Leprosy was, and still is, a horrible disease. Medically speaking, it is a systemic bacterial infection that affects the nervous system and the upper respiratory tract. It causes permanent damage to the skin, nerves, limbs, and eyes. Until 1940, there was no cure. It is still considered a significant public health problem today.
Socially, leprosy isolated the person from the community. Lepers were considered the “untouchables.” They were ceremonially unclean and not allowed in the congregation, which is why Jesus sent the man in today’s Gospel reading to his priest, to show that he had been cleansed. In Jesus’ day, lepers lived apart from everyone else and were required by law to warn approaching people on the road by crying out “Unclean, unclean.”
It is all the more remarkable then, that a leper approached Jesus in faith, begging that Jesus would make him clean. Not simply “heal me” but “make me clean.” He wanted to be part of the community and the congregation again. And only Jesus could do it.
But was Jesus willing? Was it the will of Jesus to cleanse this man and restore him? Was Jesus there for him as He had been there for Peter’s mother-in-law? The answer, of course, is yes. Jesus came “for all,” the uncountable “many” not simply a chosen few. He reaches out His hand and touches the man. If there were onlookers, they would have gasped in horror! Stop! Wait! Don’t touch him! He’s unclean! He’s contagious! You’ll be unclean too, Jesus! What on earth are you doing?
But when Jesus touches the unclean, something utterly remarkable happens. The unclean become clean. That’s the point for us to take home today. When Jesus touches the unclean, they become clean. Lepers are cleansed. Sinners are cleansed. Leprosy was a picture of sin. Sin is systemic, it affects our entire body and soul. We see only its effects, the “bad things” we do, think, and say. But Sin is a disease of our humanity.
Like leprosy, sin isolates us, it renders us unclean before God. The sinner must be cleansed or he cannot stand before God. Jesus must reach out and touch us in our sin, and without His touch we cannot be cleansed. Without Jesus’ touch, we will remain in isolation, quarantined from all that is holy, left on our own in the hell of our isolation.
We inherited this disease called Sin. It came from our father Adam. We’re aware today of hereditary diseases that are passed down from parent to child. In fact, scientists are beginning to find that many forms of cancer and other ailments are passed down in our genes from our father and mothers.
Sin is like that, though in a much deeper way. Everyone is conceived and born in it. “In sin was I born, and in iniquity did my mother conceived me,” David sang in Psalm 51. That’s our condition, and there is no cure on earth for the leprosy of Sin. It calls for the sinless touch of Jesus. The Sinless One must touch the sinner and make him clean and whole. Only Jesus can do that.
And He does. That’s the good news for today. We even have an example right here in front of us so we don’t have to use our imaginations. Justus Onesimus Li was baptized this morning. Jesus reached out, reached down, and touched this little child who has the leprosy of Adam’s sin. He now gets to live up to his name Justus. He is justified, declared righteous with a righteousness not his own, covered with Jesus.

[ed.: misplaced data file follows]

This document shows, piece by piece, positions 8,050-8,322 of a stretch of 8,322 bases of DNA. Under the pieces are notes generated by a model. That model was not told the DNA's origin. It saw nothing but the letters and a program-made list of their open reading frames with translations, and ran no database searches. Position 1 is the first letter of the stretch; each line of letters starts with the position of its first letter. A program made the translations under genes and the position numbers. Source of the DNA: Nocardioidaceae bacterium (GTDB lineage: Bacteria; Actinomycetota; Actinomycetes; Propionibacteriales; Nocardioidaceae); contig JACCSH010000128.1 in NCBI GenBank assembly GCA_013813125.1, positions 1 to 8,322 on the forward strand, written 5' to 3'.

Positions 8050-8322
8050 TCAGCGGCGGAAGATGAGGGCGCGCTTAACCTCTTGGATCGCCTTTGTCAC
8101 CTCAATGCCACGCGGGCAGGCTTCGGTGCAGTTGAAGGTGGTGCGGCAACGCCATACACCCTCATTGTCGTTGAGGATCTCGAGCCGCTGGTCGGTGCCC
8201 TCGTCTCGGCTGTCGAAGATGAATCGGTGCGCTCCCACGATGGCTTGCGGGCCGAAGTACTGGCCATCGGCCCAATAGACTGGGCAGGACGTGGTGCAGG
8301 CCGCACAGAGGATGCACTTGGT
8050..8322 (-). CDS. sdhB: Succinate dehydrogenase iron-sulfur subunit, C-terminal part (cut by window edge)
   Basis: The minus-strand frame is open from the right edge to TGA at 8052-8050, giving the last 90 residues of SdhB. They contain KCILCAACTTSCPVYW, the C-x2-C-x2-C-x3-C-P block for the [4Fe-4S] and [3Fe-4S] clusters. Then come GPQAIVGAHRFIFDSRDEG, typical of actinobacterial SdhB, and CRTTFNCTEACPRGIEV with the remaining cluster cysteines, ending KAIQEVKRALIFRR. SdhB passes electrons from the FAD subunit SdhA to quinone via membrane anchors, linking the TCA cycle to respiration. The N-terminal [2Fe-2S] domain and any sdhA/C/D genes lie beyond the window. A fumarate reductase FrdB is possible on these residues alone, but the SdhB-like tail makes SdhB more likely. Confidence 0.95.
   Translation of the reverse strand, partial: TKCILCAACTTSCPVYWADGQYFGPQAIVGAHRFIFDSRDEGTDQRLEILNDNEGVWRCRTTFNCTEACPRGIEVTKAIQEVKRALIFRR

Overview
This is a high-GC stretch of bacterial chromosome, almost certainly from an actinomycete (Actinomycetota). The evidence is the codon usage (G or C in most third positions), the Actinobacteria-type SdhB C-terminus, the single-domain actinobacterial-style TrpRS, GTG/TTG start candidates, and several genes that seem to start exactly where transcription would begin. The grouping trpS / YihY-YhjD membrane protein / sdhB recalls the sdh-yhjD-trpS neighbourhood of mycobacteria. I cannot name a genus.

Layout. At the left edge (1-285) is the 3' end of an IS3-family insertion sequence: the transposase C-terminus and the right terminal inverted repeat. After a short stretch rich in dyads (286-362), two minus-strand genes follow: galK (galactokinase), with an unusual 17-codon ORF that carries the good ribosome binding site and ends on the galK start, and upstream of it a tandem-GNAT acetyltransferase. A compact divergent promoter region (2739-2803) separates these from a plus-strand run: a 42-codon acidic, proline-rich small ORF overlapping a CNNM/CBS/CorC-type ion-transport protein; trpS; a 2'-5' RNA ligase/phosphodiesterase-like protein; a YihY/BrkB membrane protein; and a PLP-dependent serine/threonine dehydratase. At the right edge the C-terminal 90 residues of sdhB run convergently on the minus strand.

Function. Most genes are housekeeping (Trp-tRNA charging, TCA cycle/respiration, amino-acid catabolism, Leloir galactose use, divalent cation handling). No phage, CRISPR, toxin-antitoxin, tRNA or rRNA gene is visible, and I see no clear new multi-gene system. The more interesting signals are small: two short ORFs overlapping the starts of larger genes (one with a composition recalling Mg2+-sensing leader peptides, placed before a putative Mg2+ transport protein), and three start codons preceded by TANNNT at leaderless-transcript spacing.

I know, we don’t like to think of cute little babies as lepers, but we need to. And let’s be honest. Cute as they are when they are all wrapped up and snugly, they will grow up to be little monsters, bringing no end of grief and heartache to their parents, pastors, and teachers. They are, as we are, as you are, spiritual lepers, sinners infected with Sin.
To bring a child to Baptism is to bring an unclean sinner to be touched by Jesus, the Sinless One. Through water and the Word, Jesus does for us in Baptism what He did for the leper who met Him on the road. It is, as St. Paul calls it, “a washing of regeneration and renewal,” a birthing water and a cleansing water, washing away the leprosy of sin.
We are impatient. We expect cures to be instant and immediate. Pop a pill and you’re supposed to instantly feel better. And it’s true, as far as God is concerned. As God looks on little Justus Onesimus Li through his Baptism, and you in your Baptism, he is cleansed and pure and holy. A new little person in Christ. No longer a child of Adam, but now a child of God.
And yet, as we see him, and as he will come to see himself, he is still a sinner. The cure takes time in our way of experiencing time. For God, it is finished, once and for all. It’s all a done deal. But for us, the old Adam remains, his leprosy still affects us, we must daily drown it in Baptism. Our leprosy remains, but it is covered with the purity of Jesus. He covers us in our shame, our isolation, our sin, so that we are not cut off from God. Instead we are covered.
We come as Naaman the Syrian commander came to the Jordan. How can water do such things, he wondered. How can the Jordan, of all rivers, cleanse a man from leprosy? You know. It is not the water alone, but the Word of God in and with the water that does these things, and faith that trusts and clings to the Word of God in the water.
The Word in the water declares you to be cleansed from sin, pure, holy. You are part of God’s community, you are welcomed as His child, all because in the water Jesus touched you and made you clean. Now show yourselves to the world and offer your sacrifices of thanksgiving as a testimony to the mercy and compassion of God. He is willing to save you. Your Baptism is the evidence. He wants to save all. The cross of Jesus declares it.
In the name of Jesus,